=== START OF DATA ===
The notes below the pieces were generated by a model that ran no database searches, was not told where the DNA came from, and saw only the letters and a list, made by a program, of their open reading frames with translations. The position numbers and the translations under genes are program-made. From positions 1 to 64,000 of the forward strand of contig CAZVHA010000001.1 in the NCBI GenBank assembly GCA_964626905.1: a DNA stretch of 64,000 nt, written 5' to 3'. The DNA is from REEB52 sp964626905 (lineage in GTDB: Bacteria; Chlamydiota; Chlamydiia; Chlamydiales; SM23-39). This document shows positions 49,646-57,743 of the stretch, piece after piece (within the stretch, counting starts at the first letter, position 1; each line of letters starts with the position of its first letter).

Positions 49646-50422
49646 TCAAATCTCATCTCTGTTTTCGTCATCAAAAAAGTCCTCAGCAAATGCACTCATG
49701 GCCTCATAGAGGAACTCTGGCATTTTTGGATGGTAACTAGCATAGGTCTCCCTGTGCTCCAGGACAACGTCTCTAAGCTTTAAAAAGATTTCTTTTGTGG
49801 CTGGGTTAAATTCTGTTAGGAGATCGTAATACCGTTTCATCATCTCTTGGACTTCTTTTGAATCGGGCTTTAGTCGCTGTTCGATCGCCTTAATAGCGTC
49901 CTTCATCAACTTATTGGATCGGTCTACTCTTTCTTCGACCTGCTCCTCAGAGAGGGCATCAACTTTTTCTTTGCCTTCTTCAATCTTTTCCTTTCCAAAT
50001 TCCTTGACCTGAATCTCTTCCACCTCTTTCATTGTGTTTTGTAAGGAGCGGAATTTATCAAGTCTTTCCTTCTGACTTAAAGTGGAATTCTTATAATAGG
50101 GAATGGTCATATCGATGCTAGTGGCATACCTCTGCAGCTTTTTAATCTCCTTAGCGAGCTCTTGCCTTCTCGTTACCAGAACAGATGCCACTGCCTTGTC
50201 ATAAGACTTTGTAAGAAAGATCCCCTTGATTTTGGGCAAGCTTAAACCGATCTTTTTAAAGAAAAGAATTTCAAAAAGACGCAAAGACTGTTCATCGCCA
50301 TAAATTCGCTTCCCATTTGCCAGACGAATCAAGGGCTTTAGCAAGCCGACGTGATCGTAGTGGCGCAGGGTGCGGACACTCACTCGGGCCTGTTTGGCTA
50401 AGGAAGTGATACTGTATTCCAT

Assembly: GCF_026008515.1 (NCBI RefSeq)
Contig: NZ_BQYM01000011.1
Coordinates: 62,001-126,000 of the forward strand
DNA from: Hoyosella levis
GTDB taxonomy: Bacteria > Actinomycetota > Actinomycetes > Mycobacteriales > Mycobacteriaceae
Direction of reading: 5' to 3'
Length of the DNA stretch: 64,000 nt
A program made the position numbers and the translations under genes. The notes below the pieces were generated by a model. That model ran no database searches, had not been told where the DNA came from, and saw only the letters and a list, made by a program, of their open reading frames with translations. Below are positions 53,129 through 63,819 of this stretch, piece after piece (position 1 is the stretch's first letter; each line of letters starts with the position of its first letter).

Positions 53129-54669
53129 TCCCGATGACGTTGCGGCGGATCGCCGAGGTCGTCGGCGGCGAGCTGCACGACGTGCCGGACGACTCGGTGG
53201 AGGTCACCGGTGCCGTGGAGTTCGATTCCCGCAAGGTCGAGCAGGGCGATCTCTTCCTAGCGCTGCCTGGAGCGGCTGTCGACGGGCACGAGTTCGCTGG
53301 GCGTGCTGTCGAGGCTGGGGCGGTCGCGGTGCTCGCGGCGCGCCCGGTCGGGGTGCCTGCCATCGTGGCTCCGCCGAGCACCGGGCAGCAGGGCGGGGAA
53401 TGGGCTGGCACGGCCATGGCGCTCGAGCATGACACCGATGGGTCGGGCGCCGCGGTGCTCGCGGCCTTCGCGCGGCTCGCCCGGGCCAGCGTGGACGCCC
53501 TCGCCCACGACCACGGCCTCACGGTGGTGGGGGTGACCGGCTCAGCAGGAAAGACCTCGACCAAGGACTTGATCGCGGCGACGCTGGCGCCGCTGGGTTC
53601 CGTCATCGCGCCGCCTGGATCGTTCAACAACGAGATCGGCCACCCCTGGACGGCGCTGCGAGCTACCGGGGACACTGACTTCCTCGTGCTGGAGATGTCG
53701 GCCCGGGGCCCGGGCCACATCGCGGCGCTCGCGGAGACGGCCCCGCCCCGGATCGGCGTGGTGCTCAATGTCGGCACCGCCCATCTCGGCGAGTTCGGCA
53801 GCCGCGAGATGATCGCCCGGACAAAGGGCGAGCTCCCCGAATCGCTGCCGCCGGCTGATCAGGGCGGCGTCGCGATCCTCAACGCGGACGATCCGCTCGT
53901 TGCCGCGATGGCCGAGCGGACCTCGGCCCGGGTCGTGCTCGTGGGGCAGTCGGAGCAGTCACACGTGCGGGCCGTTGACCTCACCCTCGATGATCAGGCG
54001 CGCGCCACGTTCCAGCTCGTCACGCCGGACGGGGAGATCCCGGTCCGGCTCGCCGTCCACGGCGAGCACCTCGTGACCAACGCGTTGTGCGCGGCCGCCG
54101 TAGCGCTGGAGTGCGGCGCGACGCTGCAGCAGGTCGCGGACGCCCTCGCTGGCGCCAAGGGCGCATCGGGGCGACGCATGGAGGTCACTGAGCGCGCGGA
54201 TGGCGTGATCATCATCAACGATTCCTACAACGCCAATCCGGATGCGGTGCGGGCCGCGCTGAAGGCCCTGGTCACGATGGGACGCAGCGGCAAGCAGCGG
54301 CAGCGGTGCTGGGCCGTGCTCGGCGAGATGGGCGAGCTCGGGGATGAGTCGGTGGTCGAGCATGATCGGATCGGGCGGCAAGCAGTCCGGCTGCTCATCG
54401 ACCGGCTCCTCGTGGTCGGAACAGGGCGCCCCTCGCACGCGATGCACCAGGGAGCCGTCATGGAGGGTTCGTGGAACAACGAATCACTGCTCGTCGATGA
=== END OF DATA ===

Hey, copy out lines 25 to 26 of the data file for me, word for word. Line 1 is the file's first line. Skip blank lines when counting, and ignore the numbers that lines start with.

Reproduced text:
53501 TCGCCCACGACCACGGCCTCACGGTGGTGGGGGTGACCGGCTCAGCAGGAAAGACCTCGACCAAGGACTTGATCGCGGCGACGCTGGCGCCGCTGGGTTC
53601 CGTCATCGCGCCGCCTGGATCGTTCAACAACGAGATCGGCCACCCCTGGACGGCGCTGCGAGCTACCGGGGACACTGACTTCCTCGTGCTGGAGATGTCG